Just last week, Russian scientists drew liquid blood from a frozen woolly mammoth corpse. Could this incredible discovery be used to clone the first living woolly mammoth in thousands of years?
When the scientists were excavating the mammoth’s body, they noted a deep red liquid oozing from the animal’s belly region. This is especially remarkable, since the ancient blood would have been thought to be frozen solid. The team collected a variety of DNA samples from the partially preserved mammoth, including muscle tissue, teeth and bones.
While it would be incredibly difficult to do, scientists from around the world continue to refine the idea of using some of the saved DNA from finds like these to eventually clone a real woolly mammoth. One of the most popular cloning techniques involves swapping out the nuclei from elephant egg cells with mammoth cells and placing the hybrid cells inside of an elephant’s womb so that a baby mammoth would form and be born naturally. It is an excellent theory, but one of the largest obstacles in the way, is recovering mammoth cells that have not been destroyed or seriously damaged via the freezing process.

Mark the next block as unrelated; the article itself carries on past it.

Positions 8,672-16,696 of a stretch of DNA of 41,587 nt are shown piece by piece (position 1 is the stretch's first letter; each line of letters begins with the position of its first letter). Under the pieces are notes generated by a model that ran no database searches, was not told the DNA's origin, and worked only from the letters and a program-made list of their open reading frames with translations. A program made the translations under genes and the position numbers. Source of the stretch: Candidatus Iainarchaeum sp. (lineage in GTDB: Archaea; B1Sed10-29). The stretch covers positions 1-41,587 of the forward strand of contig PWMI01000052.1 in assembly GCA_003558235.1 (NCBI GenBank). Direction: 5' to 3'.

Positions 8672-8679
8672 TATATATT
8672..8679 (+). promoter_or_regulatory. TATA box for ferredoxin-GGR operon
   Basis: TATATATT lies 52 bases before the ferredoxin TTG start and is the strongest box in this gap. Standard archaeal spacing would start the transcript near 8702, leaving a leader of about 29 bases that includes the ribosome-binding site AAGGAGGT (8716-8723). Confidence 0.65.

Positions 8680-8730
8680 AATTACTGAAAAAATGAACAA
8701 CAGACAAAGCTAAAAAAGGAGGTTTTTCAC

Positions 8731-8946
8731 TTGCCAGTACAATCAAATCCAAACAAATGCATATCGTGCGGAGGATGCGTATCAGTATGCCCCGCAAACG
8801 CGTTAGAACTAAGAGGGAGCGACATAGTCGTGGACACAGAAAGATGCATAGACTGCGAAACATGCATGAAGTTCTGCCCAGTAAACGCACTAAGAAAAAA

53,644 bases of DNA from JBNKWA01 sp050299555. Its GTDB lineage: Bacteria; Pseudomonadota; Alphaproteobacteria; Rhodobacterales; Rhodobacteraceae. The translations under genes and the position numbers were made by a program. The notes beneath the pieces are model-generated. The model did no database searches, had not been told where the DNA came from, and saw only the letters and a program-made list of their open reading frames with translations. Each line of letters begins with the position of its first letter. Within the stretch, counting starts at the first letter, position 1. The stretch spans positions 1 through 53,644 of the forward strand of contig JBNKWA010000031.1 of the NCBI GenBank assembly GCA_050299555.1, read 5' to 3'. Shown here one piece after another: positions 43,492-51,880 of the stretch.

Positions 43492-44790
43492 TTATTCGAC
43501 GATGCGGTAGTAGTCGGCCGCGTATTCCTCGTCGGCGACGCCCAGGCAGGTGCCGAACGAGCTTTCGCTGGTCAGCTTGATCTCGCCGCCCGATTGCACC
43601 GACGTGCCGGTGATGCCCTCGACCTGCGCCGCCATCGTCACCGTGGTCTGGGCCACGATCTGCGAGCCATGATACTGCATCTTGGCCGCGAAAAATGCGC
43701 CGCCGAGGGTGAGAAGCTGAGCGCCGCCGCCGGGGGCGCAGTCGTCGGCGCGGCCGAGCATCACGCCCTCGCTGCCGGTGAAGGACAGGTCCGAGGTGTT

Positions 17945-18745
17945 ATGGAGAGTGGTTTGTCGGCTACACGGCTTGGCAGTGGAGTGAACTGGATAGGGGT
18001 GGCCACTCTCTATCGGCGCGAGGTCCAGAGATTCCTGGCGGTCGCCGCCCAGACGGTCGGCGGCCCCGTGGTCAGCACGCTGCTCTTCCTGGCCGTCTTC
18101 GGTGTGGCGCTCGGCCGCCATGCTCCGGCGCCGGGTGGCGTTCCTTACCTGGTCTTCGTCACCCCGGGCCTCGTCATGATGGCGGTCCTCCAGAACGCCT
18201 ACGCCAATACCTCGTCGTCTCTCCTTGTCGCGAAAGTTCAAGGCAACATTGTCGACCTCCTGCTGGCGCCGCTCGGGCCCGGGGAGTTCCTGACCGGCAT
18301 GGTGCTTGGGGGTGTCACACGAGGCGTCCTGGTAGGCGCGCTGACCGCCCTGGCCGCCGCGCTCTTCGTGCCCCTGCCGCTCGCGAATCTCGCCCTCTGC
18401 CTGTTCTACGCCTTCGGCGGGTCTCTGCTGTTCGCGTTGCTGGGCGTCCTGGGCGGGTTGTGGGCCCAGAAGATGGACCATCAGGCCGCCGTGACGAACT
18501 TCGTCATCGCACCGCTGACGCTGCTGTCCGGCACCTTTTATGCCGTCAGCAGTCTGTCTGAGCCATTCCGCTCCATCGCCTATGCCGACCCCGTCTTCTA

The woolly mammoth’s native range stretched from Western Europe, through Russia and into North America. This species is noted for its brown shaggy coat, huge curved tusks and herbivorous diet. Tiny populations of woolly mammoths have been noted to live alongside humans on Russian and Alaskan islands as recently as four to six thousand years ago. Humans hunted woolly mammoths for their meat, hides and ivory.